were very difficult for all the reasons I gave.
And we don’t want to do something that’s half
baked because it’s not good for us and it’s not
good for our fans.”
But fans can take heart: Agent Carter was also
once an idea that was deemed too big for the
One-Shot series, as well.
Now it’s a reality.
Agent Carter vs. the glass ceiling
Marvel considered making Agent Carter earlier
in the One-Shot series, but when Captain
America came out in 2011 the shorts weren’t
expansive enough, and last year, Item 47
simply fit better as an addendum to The
Agent Carter finally got the go-ahead because it
was a good way to bridge Iron Man 3 and the
upcoming Captain America: The Winter Soldier.
Atwell was available to do it, it incorporated an
established character from the comic books
who had already been depicted in a film.
It helped the small budget that some of the
effects shots depicting New York in the 1940s
were already made for Captain America . That
allowed D’Esposito and crew to focus their
resources on the fight sequences and hiring
actors such as Dominic Cooper (reprising his
role as Tony Stark’s industrialist father Howard
Stark) and The West Wing ’s Bradley Whitford
(playing Carter’s chauvinist boss.)
Agent Carter also gives the Marvel universe a
dose of much needed girl-power. If fans who
see it in Comic-Con on Friday react favorably,
it’s likely to lead to more female heroes on the
“In Item 47 , I would say the protagonist is
Lizzy Caplan, and obviously in Agent Carter it’s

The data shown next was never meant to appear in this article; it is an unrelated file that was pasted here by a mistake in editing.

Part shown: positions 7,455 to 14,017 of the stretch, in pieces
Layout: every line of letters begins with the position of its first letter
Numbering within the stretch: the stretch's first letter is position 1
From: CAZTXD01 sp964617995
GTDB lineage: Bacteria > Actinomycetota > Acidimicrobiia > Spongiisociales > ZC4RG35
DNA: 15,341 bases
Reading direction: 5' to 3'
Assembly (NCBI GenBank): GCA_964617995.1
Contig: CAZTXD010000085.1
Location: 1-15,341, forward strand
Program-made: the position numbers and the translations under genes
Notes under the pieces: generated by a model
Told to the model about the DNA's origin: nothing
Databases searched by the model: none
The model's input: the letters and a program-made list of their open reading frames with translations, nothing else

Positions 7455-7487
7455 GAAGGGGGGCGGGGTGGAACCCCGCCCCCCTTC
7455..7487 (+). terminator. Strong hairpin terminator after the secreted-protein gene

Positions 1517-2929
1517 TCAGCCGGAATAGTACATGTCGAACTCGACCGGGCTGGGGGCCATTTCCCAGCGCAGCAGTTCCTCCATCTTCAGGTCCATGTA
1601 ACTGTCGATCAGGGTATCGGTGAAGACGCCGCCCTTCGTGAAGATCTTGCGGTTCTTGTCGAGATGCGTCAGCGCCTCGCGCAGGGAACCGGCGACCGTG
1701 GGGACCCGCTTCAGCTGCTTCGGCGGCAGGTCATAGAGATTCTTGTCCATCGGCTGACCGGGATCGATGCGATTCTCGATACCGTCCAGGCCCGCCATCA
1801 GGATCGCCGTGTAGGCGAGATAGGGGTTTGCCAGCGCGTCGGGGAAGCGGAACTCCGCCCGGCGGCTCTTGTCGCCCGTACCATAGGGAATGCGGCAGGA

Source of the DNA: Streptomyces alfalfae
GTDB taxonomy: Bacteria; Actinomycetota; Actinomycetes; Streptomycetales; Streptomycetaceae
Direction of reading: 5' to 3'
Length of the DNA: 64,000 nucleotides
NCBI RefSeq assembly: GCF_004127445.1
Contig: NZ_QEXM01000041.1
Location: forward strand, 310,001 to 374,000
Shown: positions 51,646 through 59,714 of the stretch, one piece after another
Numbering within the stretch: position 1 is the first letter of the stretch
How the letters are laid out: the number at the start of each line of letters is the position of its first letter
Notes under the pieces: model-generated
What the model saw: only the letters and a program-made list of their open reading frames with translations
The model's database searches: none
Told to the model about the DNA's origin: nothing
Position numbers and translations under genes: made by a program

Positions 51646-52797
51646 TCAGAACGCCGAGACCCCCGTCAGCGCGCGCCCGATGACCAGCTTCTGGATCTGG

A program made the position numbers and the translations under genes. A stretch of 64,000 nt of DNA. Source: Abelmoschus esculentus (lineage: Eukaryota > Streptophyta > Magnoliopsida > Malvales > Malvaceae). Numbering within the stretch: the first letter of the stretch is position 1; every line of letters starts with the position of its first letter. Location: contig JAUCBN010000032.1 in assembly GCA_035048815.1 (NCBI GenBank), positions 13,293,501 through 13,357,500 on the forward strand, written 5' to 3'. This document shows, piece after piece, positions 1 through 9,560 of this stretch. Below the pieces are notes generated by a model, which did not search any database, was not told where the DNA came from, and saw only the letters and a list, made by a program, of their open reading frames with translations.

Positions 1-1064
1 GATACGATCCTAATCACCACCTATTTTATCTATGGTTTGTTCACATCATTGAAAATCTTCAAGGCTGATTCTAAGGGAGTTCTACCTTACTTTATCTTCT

Hayley. They’re good stories, and they do show
female characters and maybe we can do a
feature film one day,” D’Esposito says. “Ms.
Marvel , I’ve already mentioned, is one of my
favorites. I would love to do it. It’s difficult
because we have a limited the bandwidth and
produce two films a year. We have a few
successful franchises, so how do we introduce
more? This is a way.”
Best case scenario …?
“You know, maybe people see this and they say,
‘I love Hayley Atwell as Peggy Carter,’ and
maybe we have to do Ms. Marvel, or give
Scarlett Johansson’s Black Widow her own
film,” D’Esposito says. “So, of course we think
about that. And when we see the success of it
and how people react, it really reinforces that.”
For those in Comic-Con hoping to catch a 7
p.m. screening of Agent Carter , stop by the
Marvel booth for tickets.
If you want to brave the stand-by line: Arrive
early to Reading Cinemas Gaslamp 15, 701 5th
Ave San Diego, CA 92101
The short will go wide Sept. 24 on the Iron
Man 3 Blu-ray set.